Housing First programs provide low-barrier permanent supportive housing with wraparound voluntary mental health services and case management. These programs have demonstrated success in ending chronic homelessness and improving quality of life, especially among people experiencing both substance use disorder and mental illness.2 Though advocates and scholars have for years urged Housing First facilitators to better target services toward the needs of people with criminal legal system involvement, research has shown these programs are effective in reducing arrests and incarceration even when they aren’t tailored specifically to criminalized populations.

Take, for example, this report which examined results from a 10-year follow-up with participants in the New York City Frequent Users System Engagement program (NYC FUSE) – a supportive housing program working with housing providers in the city, including Housing First practitioners. Compared to a closely matched comparison group, the researchers found that participants spent an average of 95 fewer days in jail, and 256 fewer days in shelters, over the 10-year period.

Other programs focused specifically on arrest, incarceration, and reentry have shown equally impressive results:

Summary of findings from four studies of supportive housing programs serving people with a history of criminal legal system involvement.
Housing Program Arrest & jailing outcomes Other positive outcomes
NYC FUSE 95 fewer days in jail 256 fewer days in shelter
Denver Social Impact Bond (SIB) 40% reduction in arrests 40% reduction in shelter stays
30% reduction in jail admissions 65% reduction in use of emergency detox services
Returning Home-Ohio 40% less likely to be arrested again Remained in community for longer before rearrest
61% less likely to be incarcerated again
Solid Start (Missouri) Not measured Compared to the comparison group, participants felt more:
Independent and integrated into the community
Capable of stabilizing life
Confident and secure in their housing placement
Distanced from unsafe and criminogenic environments
Aided in release transition
Able to build a support network
Clear in describing pragmatic future plans
More personally responsible and capable of taking action

The Denver Social Impact Bond (Denver SIB)

The city of Denver, Colorado launched a housing initiative in 2016 for people experiencing long-term homelessness who had frequent interactions with police and emergency health services. The initiative, which is no longer active, provided housing subsidies with limited requirements, voluntary intensive clinical treatment and case management services, and assistance navigating the criminal legal system. In a study comparing people in the Denver SIB program to those receiving “services as usual” in the community, researchers found program participants spent significantly more time in housing: 77% percent stayed in their housing after 3 years, and they used shelters 40% fewer times than the comparison group. They also experienced 34% fewer police interactions and 40% fewer arrests than their peers. Denver SIB participants spent 27% fewer days in jail, and were booked into jail 30% less often. Finally, participants used emergency detoxification services 65% less often than the control group while using preventative and community-based care more often.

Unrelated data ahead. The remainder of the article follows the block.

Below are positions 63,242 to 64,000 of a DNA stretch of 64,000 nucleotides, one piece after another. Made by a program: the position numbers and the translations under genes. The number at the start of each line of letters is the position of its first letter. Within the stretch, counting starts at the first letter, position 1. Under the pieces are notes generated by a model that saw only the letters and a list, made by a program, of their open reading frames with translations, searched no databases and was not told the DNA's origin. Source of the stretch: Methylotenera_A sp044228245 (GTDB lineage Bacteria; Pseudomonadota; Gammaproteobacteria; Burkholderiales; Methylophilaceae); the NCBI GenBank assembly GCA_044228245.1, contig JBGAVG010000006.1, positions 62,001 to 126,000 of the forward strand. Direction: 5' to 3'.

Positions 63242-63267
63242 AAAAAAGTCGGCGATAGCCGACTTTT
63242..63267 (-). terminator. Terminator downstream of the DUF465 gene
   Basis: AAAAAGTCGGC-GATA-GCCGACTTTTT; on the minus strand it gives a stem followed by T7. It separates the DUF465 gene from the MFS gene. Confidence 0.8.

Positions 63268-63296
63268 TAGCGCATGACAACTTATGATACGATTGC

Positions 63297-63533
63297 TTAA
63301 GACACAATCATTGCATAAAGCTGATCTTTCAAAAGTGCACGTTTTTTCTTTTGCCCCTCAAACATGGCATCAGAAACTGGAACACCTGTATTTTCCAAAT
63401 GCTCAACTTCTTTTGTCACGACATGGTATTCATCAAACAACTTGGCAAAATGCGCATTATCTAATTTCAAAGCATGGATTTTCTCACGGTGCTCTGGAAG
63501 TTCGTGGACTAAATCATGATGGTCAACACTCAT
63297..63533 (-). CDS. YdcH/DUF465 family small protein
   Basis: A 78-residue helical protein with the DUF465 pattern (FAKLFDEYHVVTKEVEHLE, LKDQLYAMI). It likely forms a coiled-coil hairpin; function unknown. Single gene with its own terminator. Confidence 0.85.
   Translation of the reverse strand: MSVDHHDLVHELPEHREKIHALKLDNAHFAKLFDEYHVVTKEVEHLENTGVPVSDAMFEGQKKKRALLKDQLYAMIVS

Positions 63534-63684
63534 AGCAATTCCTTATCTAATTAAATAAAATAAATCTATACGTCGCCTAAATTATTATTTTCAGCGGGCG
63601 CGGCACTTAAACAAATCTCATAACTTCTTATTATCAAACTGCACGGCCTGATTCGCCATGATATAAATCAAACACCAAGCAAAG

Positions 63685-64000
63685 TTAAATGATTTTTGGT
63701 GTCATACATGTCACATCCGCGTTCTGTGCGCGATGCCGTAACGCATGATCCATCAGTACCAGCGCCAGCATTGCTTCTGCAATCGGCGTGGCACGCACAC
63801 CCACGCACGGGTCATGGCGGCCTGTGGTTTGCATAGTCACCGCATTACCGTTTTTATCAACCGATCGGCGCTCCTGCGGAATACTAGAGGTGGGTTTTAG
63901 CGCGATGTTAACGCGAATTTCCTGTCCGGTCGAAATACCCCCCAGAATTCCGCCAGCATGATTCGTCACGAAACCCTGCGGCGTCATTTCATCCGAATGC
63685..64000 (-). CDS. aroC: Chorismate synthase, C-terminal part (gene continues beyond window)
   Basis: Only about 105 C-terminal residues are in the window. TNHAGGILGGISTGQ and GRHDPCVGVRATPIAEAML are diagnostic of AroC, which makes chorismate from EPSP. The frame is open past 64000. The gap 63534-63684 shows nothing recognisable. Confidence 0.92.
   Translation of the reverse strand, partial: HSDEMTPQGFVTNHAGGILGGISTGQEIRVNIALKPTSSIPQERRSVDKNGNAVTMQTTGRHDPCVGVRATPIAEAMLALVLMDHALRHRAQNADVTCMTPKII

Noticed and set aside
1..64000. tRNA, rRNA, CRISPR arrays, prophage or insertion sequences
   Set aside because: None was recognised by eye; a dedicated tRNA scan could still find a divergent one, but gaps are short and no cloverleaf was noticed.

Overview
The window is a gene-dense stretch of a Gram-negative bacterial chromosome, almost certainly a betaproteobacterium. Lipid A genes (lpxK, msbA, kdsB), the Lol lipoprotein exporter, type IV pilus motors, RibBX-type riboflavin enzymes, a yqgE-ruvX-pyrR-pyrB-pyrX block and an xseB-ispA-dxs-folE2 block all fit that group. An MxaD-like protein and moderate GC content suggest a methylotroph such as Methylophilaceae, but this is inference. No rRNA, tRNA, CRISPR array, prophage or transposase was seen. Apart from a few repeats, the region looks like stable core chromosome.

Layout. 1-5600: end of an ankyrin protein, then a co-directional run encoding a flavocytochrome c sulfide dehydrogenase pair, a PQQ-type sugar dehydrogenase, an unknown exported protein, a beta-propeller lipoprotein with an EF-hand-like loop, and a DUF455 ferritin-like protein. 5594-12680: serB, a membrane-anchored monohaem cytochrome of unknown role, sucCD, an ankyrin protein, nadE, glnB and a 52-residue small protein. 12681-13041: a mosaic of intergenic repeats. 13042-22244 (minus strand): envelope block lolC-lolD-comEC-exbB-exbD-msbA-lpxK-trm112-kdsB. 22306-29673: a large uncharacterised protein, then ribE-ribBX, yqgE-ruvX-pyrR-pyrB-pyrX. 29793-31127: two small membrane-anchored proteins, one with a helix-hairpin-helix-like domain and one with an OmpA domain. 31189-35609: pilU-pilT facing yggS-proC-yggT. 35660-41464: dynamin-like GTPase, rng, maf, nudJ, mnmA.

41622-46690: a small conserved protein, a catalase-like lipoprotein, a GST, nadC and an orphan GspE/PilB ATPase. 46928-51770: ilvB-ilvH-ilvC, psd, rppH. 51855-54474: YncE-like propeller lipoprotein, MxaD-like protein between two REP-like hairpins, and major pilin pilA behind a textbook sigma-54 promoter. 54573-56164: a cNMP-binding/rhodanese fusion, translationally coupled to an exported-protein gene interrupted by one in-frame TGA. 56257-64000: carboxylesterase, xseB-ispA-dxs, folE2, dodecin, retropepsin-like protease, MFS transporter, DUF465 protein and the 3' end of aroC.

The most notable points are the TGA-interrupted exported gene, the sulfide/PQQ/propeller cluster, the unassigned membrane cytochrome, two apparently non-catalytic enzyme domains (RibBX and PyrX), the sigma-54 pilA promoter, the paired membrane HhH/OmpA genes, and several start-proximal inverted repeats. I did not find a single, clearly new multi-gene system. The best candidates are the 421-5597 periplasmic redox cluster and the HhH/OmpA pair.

The Returning Home-Ohio Pilot Project

The Returning Home-Ohio Pilot Project, funded largely by the Ohio Department of Rehabilitation and Correction, linked disabled incarcerated people who had a history or risk of housing instability to supportive housing upon their release. The pilot, which became a permanent program in 2012, was implemented in 2007 and reached 13 prisons. It provided coordinated prerelease reentry planning, housing, and supportive services in five Ohio cities. Comparing participants to similarly situated formerly incarcerated people, researchers found participants were 40% less likely to be rearrested and 61% less likely to be reincarcerated.3

St. Louis, Missouri’s Solid Start Program

One study out of Missouri provides strong evidence of Housing First programs’ potential to encourage positive shifts in attitude and self-perception, which are important for successful reentry and desistance from crime. The Solid Start program provided housing for one year to about 30 men on parole at a time, who entered either directly from prison or after a short stay in the community. Participants were eligible if they had experienced over 10 years of incarceration, little community support, substantial child support or other financial obligations, no consistent work history, a maxed-out sentence, or a mild-to-moderate mental health disorder. The program provided housing subsidies as well as coordinated services and case management, and required participation in weekly group therapy sessions. According to data from 2010, Solid Start participants reported fewer problems and greater satisfaction with their accommodations compared to a group of similar men on “traditional parole.” They also felt more self-sufficient, and like they could overcome financial obstacles to independent living, viewing the program’s support as temporary. Solid Start participants also felt better integrated into the community and capable of stabilizing their lives thanks to their independent home placement. They were less likely to report that they were living in undesirable or criminogenic environments and were able to describe future plans with more clarity than the comparison group.


Housing First works, but it doesn’t solve everything

Housing can help people dramatically improve their lives, but these programs are not a panacea. They depend on affordable housing units and access to funding to operate, and those resources are extremely limited. Simply giving someone a place to live does not guarantee that they are being properly cared for, either. They may have particular safety and service needs that are not guaranteed or readily available through these programs, or the kinds of housing available may not be conducive to their social, spiritual, or cultural needs and values. Even successful models like Housing First struggle to help everyone given these constraints.